Participants in the Great Erris Run are encouraged to go for a post-race dip in Belmullet Tidal Pool (bottom right) or one of the many deserted sandy beaches on the Mullet Peninsula – adding 'blue exercise' following the 'green exercise' on land. The Great Erris Run takes place on August 10 next.

Great Erris Run promises all the benefits from both green and blue exercise in Mayo

To mark the bicentenary of the town of Belmullet, the Great Erris Run has been organised to get the community of north Mayo out into the great outdoors.

Taking place on Saturday, August 10, the five- and 10-kilometre challenge, which will become an annual event, takes in the concept of ‘green exercise’ or training within nature. Health benefits include lowered blood pressure, reduced stress and a positive effect on mood.

Because the route takes in a magnificent part of the Erris coastline, with views of Broadhaven and Blacksod bays – against the backdrop of the mighty Achill Island – it also provides ‘blue exercise’. Runners are encouraged to bring their togs for a post-race dip in Belmullet Tidal Pool or one of the many deserted sandy beaches on the peninsula.

Belmullet Tidal Pool was recently included in the ‘66 most beautiful and culturally significant sea pools from around the world’ in Christopher Romer-Lee’s book Sea Pools.

Healing powers from sea air and salt water has long been documented. Laden with important trace elements such as iodine and magnesium, which help regulate muscles and nerve functionality, the sound of the sea is also said to balance your circadian rhythm, hence allowing better sleep.

It also aids better breathing as sea air has a higher salt content than regular air, making it thicker. This helps clear your throat and respiratory system, and anyone who has swam underwater will be well aware of the great nasal cleansing a salty dip provides.

Training outside also increases our intake of vitamin D. An Oireachtas report from 2021 recommended every adult in Ireland should start taking supplements due our remarkable levels of deficiency, marked most in the over 80s, where 64% percent are deficient, while 47% of those aged between 18 and 39 lacked the vitamin.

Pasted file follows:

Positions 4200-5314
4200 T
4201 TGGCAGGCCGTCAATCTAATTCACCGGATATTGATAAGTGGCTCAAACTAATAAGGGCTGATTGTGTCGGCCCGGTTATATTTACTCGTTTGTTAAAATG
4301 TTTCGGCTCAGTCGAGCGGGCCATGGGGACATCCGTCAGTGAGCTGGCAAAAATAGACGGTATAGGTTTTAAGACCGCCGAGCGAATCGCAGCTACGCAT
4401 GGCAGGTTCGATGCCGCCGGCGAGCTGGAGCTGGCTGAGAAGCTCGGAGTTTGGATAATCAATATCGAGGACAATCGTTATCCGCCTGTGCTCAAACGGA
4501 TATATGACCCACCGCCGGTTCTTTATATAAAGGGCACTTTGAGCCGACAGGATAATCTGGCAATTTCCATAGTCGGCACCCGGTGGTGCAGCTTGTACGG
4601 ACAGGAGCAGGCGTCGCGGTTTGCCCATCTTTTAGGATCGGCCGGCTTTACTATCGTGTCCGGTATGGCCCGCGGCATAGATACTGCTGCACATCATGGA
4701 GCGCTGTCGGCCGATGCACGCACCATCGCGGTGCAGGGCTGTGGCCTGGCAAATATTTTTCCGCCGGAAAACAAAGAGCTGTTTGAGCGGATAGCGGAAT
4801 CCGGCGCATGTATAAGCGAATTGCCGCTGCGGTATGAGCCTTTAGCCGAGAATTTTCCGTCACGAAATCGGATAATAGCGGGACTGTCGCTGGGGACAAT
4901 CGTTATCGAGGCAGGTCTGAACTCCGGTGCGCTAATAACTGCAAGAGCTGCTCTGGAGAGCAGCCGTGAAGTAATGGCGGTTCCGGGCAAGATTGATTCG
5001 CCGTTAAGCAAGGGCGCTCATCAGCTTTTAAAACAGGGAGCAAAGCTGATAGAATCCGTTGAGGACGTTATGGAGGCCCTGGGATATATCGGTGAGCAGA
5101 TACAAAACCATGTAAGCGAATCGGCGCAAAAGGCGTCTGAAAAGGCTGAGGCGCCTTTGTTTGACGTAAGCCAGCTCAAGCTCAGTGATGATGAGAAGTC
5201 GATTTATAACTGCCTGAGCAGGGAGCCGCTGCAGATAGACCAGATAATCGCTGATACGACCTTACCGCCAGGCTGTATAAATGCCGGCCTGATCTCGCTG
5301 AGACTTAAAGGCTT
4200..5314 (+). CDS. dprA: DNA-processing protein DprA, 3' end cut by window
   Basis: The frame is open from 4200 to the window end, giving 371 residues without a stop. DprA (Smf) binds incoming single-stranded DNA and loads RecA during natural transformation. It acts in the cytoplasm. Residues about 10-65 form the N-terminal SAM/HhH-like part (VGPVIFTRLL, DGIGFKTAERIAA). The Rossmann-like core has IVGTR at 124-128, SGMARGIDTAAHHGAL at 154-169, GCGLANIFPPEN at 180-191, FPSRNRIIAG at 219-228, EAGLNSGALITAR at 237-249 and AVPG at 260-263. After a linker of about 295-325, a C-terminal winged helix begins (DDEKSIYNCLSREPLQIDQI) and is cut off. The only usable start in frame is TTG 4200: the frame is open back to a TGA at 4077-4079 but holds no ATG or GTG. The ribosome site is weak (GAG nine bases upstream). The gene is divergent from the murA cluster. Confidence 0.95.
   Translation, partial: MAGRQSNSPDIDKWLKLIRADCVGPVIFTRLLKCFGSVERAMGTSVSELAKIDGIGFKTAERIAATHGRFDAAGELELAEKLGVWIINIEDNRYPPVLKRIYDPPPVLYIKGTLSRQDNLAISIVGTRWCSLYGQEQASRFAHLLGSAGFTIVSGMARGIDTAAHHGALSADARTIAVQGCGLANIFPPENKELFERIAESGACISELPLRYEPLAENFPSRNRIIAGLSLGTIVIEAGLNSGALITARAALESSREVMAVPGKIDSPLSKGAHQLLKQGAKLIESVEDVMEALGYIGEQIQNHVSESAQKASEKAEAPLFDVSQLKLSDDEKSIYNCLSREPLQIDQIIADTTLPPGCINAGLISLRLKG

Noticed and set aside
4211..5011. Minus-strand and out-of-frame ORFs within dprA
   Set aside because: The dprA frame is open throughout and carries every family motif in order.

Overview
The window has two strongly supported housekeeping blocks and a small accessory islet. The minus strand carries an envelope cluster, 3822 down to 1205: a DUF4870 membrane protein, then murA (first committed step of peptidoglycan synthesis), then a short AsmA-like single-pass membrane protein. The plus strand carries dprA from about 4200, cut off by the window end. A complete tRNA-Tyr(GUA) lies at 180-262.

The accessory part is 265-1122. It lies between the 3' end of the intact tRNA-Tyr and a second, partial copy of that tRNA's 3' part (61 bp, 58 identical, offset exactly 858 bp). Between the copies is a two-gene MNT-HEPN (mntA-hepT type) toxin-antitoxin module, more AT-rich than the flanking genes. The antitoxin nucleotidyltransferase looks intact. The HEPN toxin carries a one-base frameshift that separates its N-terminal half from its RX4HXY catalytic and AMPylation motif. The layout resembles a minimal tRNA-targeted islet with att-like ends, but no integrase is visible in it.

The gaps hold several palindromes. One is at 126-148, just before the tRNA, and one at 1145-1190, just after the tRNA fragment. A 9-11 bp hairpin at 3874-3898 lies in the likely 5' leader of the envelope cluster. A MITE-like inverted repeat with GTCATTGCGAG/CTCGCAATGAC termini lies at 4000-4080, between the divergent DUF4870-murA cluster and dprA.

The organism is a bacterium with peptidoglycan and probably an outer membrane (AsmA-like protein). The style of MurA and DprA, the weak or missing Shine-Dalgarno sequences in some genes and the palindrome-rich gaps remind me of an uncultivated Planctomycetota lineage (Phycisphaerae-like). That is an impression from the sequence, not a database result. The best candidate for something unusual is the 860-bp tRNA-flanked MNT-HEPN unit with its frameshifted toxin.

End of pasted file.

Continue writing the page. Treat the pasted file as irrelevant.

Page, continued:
While our Irish climate may not provide many hours of direct sunshine, the body can still synthesise vitamin D on a cloudy day. The vitamin helps regulate the amount of calcium and phosphate in the body – nutrients required to keep bones, teeth and muscles healthy.

August 10 marks the opening of the Belmullet festival week, and the Great Erris Run is open to everyone over 18 (for insurance reasons). Entry is €32, including booking fee, which includes a T-shirt, medal and post-race refreshments.

In preparation for the race, operated by local gym M Fitness, organisers are starting a run club on Sunday mornings from July 14. Open to all abilities, the free club run will offer both runners and walkers a chance to have their questions answered at the chat and coffee afterwards where trainers and coaches can advise on challenges of the race.

“It’s all about pacing yourself with proper warm-ups, and we can advise on everything from frequency of training and footwear to proper breathing methods and smart watches,” said Michael Doocey, MD of M Fitness, adding: “The terrain for the Great Erris Run is really what sets it apart as it's flat, so it’s great for novices.”

The 5k and 10k routes both start at Broadhaven Bay Hotel. Visit here to book your place on the run.